συνεπορευοντο (συμπορευομαι) imperf. "went along with" - were travelling with. Jesus who apparently had some reason for going to Nain.

v12 ως "as" - temporal, rather than comparative ηγγισεν (εγγιζω) aor. + dat. "he came near to” literally “within reach” – this same word is used in Mark to describe the proximity of the Kingdom of God as Jesus begins his preaching mnistry.
της πολεως (ις εως) gen. "the city" – in Greek, a polis is a political designation, for Nain to receive such a designation may have significance.  
τη πυλη (η) dat. "gate" – literally a defensive gate, but as some scholars point out small villages may have had entrances that were decorative – two problems, one there has never been one found and two, why use such a word at all?  Decorative entrances were rare for Israelite villages (for example much larger and wealthier Capernaum had none) and Israelite ‘villages’ (also a technical designation) were not called a ‘polis’.  The Greek word for village is kome and Luke used this word elsewhere in his Gospel to describe many places in Galilee, in fact he uses it more than other Gospel writer.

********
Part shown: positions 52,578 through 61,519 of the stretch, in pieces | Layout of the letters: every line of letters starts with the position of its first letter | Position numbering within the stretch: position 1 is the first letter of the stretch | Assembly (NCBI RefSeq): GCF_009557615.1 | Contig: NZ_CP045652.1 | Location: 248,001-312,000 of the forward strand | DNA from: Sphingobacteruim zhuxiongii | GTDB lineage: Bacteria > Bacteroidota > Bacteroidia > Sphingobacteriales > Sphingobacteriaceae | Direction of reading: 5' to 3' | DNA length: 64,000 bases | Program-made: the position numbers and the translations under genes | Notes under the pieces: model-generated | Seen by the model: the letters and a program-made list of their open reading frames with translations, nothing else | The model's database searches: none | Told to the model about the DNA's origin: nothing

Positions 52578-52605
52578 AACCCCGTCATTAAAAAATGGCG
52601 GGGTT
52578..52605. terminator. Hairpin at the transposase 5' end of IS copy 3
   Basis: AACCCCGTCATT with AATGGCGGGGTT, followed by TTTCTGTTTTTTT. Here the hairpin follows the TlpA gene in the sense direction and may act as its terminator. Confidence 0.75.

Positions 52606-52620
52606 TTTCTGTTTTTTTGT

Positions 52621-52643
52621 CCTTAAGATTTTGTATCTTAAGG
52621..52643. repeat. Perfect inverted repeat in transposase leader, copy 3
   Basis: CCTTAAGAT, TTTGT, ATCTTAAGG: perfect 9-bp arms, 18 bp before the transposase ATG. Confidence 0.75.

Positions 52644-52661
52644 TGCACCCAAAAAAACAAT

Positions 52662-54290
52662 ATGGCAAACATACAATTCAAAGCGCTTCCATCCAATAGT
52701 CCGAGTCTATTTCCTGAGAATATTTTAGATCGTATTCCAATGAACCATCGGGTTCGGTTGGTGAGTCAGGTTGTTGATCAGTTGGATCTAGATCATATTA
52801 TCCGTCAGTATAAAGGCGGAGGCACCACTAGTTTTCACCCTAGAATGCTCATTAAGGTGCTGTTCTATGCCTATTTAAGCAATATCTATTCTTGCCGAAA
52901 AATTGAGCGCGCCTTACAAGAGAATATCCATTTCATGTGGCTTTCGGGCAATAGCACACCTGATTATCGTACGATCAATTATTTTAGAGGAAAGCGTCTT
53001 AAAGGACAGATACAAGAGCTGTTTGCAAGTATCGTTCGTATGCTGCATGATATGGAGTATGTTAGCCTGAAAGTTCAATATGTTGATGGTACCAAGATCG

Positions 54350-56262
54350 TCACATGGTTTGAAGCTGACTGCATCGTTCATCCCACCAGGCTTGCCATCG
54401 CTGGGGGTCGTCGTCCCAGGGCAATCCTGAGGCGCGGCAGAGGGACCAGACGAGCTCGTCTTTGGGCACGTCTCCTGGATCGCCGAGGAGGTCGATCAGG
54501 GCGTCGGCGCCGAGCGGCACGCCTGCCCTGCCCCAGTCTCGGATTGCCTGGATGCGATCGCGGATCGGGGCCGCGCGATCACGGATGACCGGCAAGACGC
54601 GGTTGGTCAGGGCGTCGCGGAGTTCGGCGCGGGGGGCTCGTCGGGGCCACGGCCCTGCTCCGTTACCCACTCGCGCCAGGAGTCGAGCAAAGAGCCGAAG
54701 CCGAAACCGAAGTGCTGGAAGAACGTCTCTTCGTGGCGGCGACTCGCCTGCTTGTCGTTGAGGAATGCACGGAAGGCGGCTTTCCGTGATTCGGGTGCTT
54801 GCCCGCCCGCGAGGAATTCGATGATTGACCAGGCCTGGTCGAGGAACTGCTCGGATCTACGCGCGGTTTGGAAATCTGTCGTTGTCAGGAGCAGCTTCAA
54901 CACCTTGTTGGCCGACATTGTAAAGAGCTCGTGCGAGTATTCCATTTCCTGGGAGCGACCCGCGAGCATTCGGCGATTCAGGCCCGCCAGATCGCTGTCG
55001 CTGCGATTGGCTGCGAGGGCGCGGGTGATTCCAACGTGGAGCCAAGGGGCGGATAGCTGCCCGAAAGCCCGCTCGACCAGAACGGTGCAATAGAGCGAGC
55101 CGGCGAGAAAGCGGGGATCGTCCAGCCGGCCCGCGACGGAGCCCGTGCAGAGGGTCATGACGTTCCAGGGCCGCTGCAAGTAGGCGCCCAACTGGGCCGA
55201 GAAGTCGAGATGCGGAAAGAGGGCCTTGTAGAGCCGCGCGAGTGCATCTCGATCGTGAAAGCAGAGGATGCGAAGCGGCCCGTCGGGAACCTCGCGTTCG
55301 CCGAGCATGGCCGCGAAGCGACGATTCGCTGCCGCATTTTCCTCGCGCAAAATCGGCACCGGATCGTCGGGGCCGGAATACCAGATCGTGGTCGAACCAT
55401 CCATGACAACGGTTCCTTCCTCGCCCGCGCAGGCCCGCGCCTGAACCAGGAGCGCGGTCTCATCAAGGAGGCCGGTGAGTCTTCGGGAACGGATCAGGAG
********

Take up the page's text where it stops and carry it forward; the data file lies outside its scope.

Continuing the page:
εξεκομιζετο (εκκομιζω) imperf. pas. "was being carried out" - imperfect tense is durative, the procession is in progress. This is a technical term for carrying a dead body, and is used once only in NT.
τεθνηκως (θνησκω) perf. part. "a dead person" μονογενης adj. "the only [son]" - used by Luke to designate an only child  τη μητρι (ηρ τρος) dat. "of his mother
ικανος adj. "a large [crowd]" – used here is a quantitative sense; "many people from the town were walking along with her". This demonstrates both the importance of this even t in the life of the mother and her status within the polis